UKC

/ Altimeter watch

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drsdave - on 15 Feb 2018

Does anyone use one of these fancy altimeter watches? If so have you found that having such a watch is really useful or are they just another gadget that you don’t need with good navigational training. This is with reference to UK conditions and terrain.

Tyler - on 15 Feb 2018
In reply to drsdave:

I have one but as more of a sport climber than a mountaineer the altimeter doesn't get a lot of use. I did use it more when I was going running around here (mildly hilly) and I do like it. Seemed pretty accurate as well. 

 

ebdon on 15 Feb 2018
In reply to drsdave:

I have an ageing suunto which i have got tonnes of use out of in the alps and futher afield i have never really felt the need to use it in the uk though as the changes in altitude arnt huge and you have acces to weather forcasts so the barometer isnt useful.

Post edited at 12:21
L gravy - on 15 Feb 2018
In reply to drsdave:

I really like using an altimeter watch for navigation and pacing in alpine territory.  The most basic will do and it helps you keep an eye on the weather. So much better than anything fancy.

wintertree - on 15 Feb 2018
In reply to drsdave:

I love my Suunto Core.  Having long since exhausted all nice running and cycling routes in my area (and not getting to go away much) it’s redundant now for local excercise as altitudes are all in my head, it only really gets used to see how deep I can dive under the sea (not very far) and to tell me water temperatures.

I’ve never found it that useful on UK mountains - or more accurately never found that I had a need for it - but it was great in wooded mountain terrain in California.

I really wish they’d overhaul the screen, it’s awful by modern standards.

 

Post edited at 12:26
richlan - on 15 Feb 2018
In reply to drsdave:

I use a Suunto Vector in mountain marathons, you do need to reference them at every known spot to be any real use though, i use a Garmin Fenix 5 at all other times.

teh_mark on 15 Feb 2018
In reply to drsdave:

I have a Suunto Core that gets used in the Alps, but unless you put some effort into how to get the best out of one, it won't be much use. For example I calibrated mind at the Col de Balme the other day, and watched with amusement as my altitude rose several hundred metres before I went anywhere, and by the time I'd finished the descent was still reading higher than when I set off.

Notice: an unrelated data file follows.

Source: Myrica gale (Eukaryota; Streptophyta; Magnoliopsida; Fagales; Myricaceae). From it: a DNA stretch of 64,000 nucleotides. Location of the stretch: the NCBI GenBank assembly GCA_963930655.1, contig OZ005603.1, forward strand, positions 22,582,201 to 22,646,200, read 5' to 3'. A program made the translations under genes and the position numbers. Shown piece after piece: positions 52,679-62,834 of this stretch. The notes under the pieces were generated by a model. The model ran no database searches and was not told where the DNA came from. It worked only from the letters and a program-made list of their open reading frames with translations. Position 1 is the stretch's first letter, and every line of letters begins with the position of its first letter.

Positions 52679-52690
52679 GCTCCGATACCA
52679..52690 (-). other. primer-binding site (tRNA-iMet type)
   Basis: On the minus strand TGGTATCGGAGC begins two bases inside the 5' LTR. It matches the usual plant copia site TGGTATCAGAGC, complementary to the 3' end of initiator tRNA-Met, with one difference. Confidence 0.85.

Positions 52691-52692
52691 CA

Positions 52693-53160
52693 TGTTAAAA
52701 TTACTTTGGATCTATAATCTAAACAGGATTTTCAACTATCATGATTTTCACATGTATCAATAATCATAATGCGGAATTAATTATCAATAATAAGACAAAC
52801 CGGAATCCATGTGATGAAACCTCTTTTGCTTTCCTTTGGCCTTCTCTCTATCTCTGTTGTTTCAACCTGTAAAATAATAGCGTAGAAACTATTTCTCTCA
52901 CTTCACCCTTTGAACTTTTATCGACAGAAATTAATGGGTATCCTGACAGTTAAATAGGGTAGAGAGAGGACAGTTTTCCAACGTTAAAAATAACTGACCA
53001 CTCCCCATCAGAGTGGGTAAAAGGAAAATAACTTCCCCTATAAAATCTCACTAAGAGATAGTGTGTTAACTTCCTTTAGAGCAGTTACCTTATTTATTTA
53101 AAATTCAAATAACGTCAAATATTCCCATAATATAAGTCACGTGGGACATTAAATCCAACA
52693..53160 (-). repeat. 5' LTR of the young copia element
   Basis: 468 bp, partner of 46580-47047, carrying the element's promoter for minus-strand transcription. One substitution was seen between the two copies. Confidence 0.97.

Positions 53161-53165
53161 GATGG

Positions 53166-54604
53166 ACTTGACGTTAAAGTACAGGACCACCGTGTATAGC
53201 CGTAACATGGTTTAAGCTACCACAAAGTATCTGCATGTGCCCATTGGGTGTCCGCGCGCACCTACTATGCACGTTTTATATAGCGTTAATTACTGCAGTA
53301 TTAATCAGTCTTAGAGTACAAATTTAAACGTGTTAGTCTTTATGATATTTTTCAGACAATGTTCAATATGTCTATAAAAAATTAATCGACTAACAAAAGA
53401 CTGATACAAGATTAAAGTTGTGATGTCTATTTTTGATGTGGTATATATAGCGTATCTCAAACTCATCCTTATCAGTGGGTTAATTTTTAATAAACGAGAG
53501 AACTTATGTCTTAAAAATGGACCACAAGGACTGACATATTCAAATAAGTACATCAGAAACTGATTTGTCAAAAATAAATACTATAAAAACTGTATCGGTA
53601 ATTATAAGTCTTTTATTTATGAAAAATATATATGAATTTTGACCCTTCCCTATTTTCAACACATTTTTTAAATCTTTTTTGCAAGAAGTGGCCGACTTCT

They have a use, but I wouldn't put serious faith in altimetry for navigation in changing or inclement weather, which is probably the most useful time to be able to do so to be honest. If you can see the huge granite spire and the winding glacier, navigation generally isn't a huge problem...

galpinos on 15 Feb 2018
In reply to drsdave:

Great for mountain marathons/nav events at pace, knowing you are hitting a re-entrant above the dibber and just have to head down takes the stress out of things somewhat.

I have a Fenix 3 for none competitive stuff so use that.

paul walters - on 16 Feb 2018
In reply to drsdave:

I have a Timex Expedition something or other Altimeter watch that was given to me a few years ago. I've never used it. You can have it if you want it. Email me if you're interested and we can arrange postage etc. 

Paul W

> Does anyone use one of these fancy altimeter watches? If so have you found that having such a watch is really useful or are they just another gadget that you don’t need with good navigational training. This is with reference to UK conditions and terrain.

 

Rigid Raider - on 16 Feb 2018
In reply to drsdave:

I had a Casio altimeter watch, admittedly not as fancy as some of the current jobs but it worked OK, although I seldom used it for altitude as it was so fiddly and the readout so small.  It was occasionally useful for seeing what the pressure had been doing overnight. 

drsdave - on 16 Feb 2018
In reply to paul walters:

I’ve emailed you Paul. That’s a very generous and kind offer thank you.

OwenM - on 16 Feb 2018
In reply to drsdave:

I have a suunto vector very useful for ski touring where you can't pace distance. Also when skiing down glaciers in a whiteout and need to avoid getting to low and going onto an area of crevasses etc.


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